Your cat may have a disease or problem not directly associated with the heart (hyperthyroidism, high blood pressure, extreme stress, or anemia). This is important to rule out first with basic labwork and blood pressure measurement.
What can you do if you’re concerned about heart disease in your cat?
An individualized pro-active approach to heart disease is best. Routine thorough physical exams are the first step in being an advocate for your cats’ health. Frequent exams as your kitten develops during the first year in life, then semi-annual exams are recommended.
Being pro-active is key in certain breeds with higher rates of heart disease and in senior cats. Maine Coons, Persians, Siamese, Ragdolls, Sphynx, American Shorthair, and long-haired cats in general should be screened early in life even without a murmur or symptoms. Due to mixed genetics of cats, however, any “regular” cat or Domestic Shorthair has a risk of silent heart disease.
If a cat has a murmur, an echocardiogram is recommended and considered the gold standard. However, there are other options based on the individual cat and owner preference. An echocardiogram is non-invasive and tells us the most, but there are other tests outlined below that do give us good information prior to this step:
- A blood test – Cardiopet proBNP is similar to those used to detect heart disease in humans. This can easily be added on to your cat’s routine wellness screening labwork. BNP is the acronym for “brain natriuretic peptide,” a protein originally isolated from the brains of pigs. We now understand the primary source of BNP is not the brain, but rather the ventricles of the heart, and the main signal for the release of the peptide is excessive stretching of the heart muscle. When the heart muscle cells (myocytes) are stretched and/or stressed, this biomarker is in excess in the blood stream. This is a simple, relatively inexpensive, way to screen cats for heart disease. If this number is low, we can rest assured that your cat does not have heart disease, but needs to be continually monitored in the future. If the number is high, then we will discuss options for further investigation for the cause of heart stress/disease.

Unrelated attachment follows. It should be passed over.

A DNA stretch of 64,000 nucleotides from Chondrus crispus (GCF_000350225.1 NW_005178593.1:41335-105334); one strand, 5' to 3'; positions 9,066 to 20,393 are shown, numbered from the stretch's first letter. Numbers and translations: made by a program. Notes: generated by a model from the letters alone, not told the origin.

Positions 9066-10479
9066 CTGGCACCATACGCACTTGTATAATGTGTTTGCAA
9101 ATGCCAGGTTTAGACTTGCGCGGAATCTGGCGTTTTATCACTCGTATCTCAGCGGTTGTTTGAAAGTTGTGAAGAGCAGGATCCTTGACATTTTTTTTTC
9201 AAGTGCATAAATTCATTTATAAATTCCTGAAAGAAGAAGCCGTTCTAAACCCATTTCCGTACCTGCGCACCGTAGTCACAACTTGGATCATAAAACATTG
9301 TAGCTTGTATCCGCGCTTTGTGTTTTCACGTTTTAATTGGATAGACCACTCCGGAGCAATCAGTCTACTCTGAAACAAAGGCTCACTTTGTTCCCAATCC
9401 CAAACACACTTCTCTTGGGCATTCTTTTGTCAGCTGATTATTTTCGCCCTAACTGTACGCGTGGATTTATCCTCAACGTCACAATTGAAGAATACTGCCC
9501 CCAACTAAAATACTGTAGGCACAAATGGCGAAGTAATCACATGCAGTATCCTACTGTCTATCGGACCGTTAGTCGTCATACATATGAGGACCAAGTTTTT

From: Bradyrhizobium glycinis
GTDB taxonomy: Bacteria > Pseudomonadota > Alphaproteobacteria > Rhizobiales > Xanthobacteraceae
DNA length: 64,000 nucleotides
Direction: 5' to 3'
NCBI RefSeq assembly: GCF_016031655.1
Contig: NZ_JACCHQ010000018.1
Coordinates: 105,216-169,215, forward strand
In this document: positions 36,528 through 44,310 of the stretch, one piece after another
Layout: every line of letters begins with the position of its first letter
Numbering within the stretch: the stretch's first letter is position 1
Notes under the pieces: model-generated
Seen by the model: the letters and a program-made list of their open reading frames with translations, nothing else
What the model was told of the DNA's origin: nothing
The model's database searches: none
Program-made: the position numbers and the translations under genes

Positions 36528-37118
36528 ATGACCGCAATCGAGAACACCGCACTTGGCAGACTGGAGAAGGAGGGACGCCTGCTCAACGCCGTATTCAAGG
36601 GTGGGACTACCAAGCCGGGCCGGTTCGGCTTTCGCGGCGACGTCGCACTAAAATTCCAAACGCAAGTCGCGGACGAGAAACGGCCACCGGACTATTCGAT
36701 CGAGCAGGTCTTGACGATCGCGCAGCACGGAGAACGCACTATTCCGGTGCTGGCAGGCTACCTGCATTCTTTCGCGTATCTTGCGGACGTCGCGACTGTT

- A blood pressure test – A routine test for patients at Cat Care Clinic, done with all Senior Cat Profiles every 6 months.
- Radiographs can be taken to check for abnormalities in the heart or lungs.
- An electrocardiogram (ECG) evaluates the electrical activity of the heart
- An echocardiogram – An ultrasound to measure the heart structure and function. We have the benefit of teaming with a Board Certified specialist at Cat Care Clinic to provide echocardiograms for our patients in the comfort of our feline-friendly clinic. Patients are fully awake and do very well for this non-invasive look at the heart. An echocardiogram will provide what we need to know about the inside of the heart and its full functionality.
Each cat and case is different. We take the whole picture into account when determining the best diagnostic and treatment plan that works for you and your cat. Medications such as beta-blockers, diltiazem, or diuretics and ACE inhibitors may be prescribed depending on echocardiogram findings and your cat’s overall health. Many cats can live for many years with stabilized heart disease.
Our goal at Cat Care Clinic is always to provide the best and most comprehensive medical care possible for your cat and the best education for you, all in our clinic built to reduce stress and fear for your beloved feline friend.
Please call or email us for more information or questions about your cat and heart disease.